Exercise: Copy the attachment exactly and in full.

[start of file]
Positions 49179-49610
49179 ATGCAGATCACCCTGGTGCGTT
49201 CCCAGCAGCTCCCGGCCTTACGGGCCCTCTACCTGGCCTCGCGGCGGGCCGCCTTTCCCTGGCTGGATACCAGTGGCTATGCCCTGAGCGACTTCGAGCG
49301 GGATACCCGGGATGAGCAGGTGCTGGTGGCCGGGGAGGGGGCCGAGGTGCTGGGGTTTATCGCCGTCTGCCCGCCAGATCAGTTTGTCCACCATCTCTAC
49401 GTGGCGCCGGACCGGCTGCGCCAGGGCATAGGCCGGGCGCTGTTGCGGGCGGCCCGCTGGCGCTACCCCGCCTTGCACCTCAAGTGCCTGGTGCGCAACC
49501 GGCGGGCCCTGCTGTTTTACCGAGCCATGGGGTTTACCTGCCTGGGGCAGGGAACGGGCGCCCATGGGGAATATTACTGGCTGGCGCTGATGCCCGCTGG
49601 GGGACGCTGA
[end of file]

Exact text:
Positions 49179-49610
49179 ATGCAGATCACCCTGGTGCGTT
49201 CCCAGCAGCTCCCGGCCTTACGGGCCCTCTACCTGGCCTCGCGGCGGGCCGCCTTTCCCTGGCTGGATACCAGTGGCTATGCCCTGAGCGACTTCGAGCG
49301 GGATACCCGGGATGAGCAGGTGCTGGTGGCCGGGGAGGGGGCCGAGGTGCTGGGGTTTATCGCCGTCTGCCCGCCAGATCAGTTTGTCCACCATCTCTAC
49401 GTGGCGCCGGACCGGCTGCGCCAGGGCATAGGCCGGGCGCTGTTGCGGGCGGCCCGCTGGCGCTACCCCGCCTTGCACCTCAAGTGCCTGGTGCGCAACC
49501 GGCGGGCCCTGCTGTTTTACCGAGCCATGGGGTTTACCTGCCTGGGGCAGGGAACGGGCGCCCATGGGGAATATTACTGGCTGGCGCTGATGCCCGCTGG
49601 GGGACGCTGA